Mu rhythm desynchronization [24]. Simulation of mu rhythm desynchronization in the 8–13 Hz frequency band. There is a decrease in amplitude in the electroencephalogram from baseline during action observation or execution.

Many studies have examined the reactivity of the mu rhythm during action observation. Avanzini et al. [25] investigated the dynamics of sensorimotor cortical oscillations during the observation of hand movements using EEG (Figure 6). A desynchronization of alpha and beta rhythms was observed in the central and parietal regions. Notably, there was a large post‐stimulus power rebound present in all bands. Furthermore, the velocity profile of the observed movement and beta band modulation correlated, indicating a direct matching of the stimulus parameter to motor activity.

Figure 6.

EEG rhythms during action observation [25]. The graph shows the EEG power time‐course for each frequency band: alpha band (8–13 Hz) in green, lower beta (13–18 Hz) in red, and upper beta (18–25 Hz) in cyan.


4. Action observation and motor learning

Schmidt defined that motor learning is a “process of acquiring the capability for producing skilled actions” [26], and “the changes associated with practice and experiences, in an internal process that determines a person’s capability for producing motor skill” [27]. Moreover, Guthrie stated that motor learning is a “relatively permanent change, resulting from practice or a novel experience, in the capability for responding” [28]. In other words, motor learning is the capability acquired from practice and experience, and the change is relatively permanent. How can then action observation contribute to motor learning?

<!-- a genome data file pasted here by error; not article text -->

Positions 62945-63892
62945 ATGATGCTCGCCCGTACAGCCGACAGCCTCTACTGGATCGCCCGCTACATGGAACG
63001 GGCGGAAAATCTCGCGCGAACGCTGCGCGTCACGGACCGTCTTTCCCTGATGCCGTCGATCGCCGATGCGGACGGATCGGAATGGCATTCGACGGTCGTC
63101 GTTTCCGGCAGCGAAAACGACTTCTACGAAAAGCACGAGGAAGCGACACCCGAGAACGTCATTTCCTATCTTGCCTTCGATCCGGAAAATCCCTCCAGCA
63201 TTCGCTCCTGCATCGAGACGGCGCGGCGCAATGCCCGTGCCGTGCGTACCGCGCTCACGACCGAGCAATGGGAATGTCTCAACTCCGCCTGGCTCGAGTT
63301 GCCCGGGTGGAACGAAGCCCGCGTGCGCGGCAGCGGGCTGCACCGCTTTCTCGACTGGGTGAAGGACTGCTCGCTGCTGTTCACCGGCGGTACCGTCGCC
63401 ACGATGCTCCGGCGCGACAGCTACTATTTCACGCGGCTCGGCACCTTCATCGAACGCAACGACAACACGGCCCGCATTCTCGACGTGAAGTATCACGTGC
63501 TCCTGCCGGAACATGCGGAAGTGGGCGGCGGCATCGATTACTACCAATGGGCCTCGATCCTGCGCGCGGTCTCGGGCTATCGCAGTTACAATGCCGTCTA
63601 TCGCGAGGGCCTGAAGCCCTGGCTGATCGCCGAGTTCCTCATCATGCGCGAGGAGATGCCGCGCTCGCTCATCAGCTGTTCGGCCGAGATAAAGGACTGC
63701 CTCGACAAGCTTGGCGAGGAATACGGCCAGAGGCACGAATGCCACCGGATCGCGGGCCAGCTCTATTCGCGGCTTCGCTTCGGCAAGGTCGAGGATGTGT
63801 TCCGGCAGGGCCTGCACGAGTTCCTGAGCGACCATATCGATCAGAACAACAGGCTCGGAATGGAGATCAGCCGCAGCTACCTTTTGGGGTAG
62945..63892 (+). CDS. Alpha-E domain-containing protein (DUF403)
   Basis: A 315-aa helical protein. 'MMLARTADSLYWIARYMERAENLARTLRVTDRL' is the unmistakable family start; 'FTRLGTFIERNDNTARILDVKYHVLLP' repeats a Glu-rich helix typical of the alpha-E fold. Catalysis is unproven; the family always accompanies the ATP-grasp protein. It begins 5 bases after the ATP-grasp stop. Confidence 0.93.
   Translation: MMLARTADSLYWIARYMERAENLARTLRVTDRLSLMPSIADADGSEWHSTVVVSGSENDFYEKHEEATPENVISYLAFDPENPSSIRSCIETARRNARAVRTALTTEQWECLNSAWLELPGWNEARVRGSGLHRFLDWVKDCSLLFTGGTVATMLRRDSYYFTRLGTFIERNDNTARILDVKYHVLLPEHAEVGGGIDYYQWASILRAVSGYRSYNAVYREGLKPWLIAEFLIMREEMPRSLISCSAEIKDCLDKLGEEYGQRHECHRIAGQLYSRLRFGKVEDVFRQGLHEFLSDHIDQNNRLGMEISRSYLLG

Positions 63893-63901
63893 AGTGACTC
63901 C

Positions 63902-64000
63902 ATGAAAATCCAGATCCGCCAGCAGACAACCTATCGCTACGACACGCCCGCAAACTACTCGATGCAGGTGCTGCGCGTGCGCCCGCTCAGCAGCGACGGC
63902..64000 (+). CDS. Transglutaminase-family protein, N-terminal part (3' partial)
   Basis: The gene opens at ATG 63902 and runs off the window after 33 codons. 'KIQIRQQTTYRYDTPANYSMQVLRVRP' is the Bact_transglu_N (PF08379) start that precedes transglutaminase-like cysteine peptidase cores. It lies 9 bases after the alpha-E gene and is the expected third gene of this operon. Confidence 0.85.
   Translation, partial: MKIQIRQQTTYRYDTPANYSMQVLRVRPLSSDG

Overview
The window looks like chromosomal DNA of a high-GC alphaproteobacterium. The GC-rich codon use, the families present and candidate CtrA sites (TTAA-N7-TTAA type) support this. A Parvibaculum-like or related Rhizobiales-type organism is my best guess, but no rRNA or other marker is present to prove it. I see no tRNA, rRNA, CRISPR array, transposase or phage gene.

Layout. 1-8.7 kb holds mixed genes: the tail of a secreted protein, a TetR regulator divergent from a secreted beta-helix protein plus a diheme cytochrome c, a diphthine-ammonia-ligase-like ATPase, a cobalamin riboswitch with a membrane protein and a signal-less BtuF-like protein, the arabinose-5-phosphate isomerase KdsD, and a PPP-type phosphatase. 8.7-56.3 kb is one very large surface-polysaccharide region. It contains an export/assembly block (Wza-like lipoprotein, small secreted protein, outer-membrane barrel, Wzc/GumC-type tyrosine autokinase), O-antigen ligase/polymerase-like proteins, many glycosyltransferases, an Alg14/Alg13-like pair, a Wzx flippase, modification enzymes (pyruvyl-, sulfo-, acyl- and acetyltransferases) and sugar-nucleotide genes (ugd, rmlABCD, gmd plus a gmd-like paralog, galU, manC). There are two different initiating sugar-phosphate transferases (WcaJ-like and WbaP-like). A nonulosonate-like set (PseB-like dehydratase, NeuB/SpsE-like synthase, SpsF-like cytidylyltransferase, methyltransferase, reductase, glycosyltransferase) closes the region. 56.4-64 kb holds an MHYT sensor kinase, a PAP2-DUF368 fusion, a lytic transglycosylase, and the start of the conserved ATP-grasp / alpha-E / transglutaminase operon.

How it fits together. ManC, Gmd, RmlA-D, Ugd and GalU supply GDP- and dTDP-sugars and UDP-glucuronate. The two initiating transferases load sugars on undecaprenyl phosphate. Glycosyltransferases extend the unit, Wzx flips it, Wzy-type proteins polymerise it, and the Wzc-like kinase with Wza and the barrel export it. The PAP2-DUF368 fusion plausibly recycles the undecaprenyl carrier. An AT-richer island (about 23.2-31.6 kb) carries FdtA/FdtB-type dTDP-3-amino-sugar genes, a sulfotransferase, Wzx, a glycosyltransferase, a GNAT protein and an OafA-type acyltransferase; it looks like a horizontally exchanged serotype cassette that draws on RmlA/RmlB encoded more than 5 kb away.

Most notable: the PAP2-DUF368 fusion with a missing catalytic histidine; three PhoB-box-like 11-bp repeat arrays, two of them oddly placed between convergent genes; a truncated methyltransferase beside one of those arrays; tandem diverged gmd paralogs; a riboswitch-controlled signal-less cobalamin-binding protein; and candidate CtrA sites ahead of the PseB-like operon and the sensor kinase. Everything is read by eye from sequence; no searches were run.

Motor imagery is similar to action observation. It is the mental simulation of movement without physical movement of body parts [29]. Action observation and motor imagery have been shown to share the same neural basis as that used for the execution of the actual physical movement [30]. However, the process of action observation and motor imagery are different. Action observation is a bottom‐up process (process from perception), while motor imagery is a top‐down process (process from memory). Nevertheless, these processes are not clearly divided, and a feed‐forward model was constructed by complementing these processes [31]. In addition, action observation has an effect of promoting motor imagery [32].

In the early stages of new complex motor learning, action observation is superior to motor imagery as a strategy for motor learning, as revealed by behavioral [33] and EEG data (Figure 7) [34]. Motor imagery is influenced by the environment and personal imaging ability and requires mental effort. In contrast, action observation is easier to apply than motor imagery, despite targeting activation of the same neural network as motor imagery [35]. We have also reported that the left sensorimotor and parietal areas of the high‐motor learning group showed a greater decrease in the alpha‐2 and beta‐2 rhythms than those of the low‐motor learning group during observation and execution. These results suggested that the decreases in the alpha‐2 and beta‐2 rhythms in these areas during observation and execution are associated with motor skill improvement (Figure 8) [36]. Accordingly, action observation may be an effective tool as an intervention method during the early stage of motor learning.

Figure 7.

Cortical activation patterns in the action observation (AO), motor imagery (MI), and control (C) groups [34]. Average TRPow (task‐related power) changes with respect to resting baseline, within the two frequency bands showing significant group effects, were interpolated and projected onto an average brain cortical surface.

Figure 8.

Changes in EEG activity durings observation and execution of a motor learning task [36]. Alpha-2 (A) and beta-2 (B) rhythms in the left sensorimotor and parietal areas during action execution from the 1st trial to the 5th trial were significantly decreased in the high‐motor learning group compared with in the low‐motor learning group.



This work was supported by JSPS KAKENHI Grant Number JP26750208 and ASTEM RI / KYOTO.


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Written By

Hideki Nakano and Takayuki Kodama

Submitted: September 24th, 2016 Reviewed: April 18th, 2017 Published: November 29th, 2017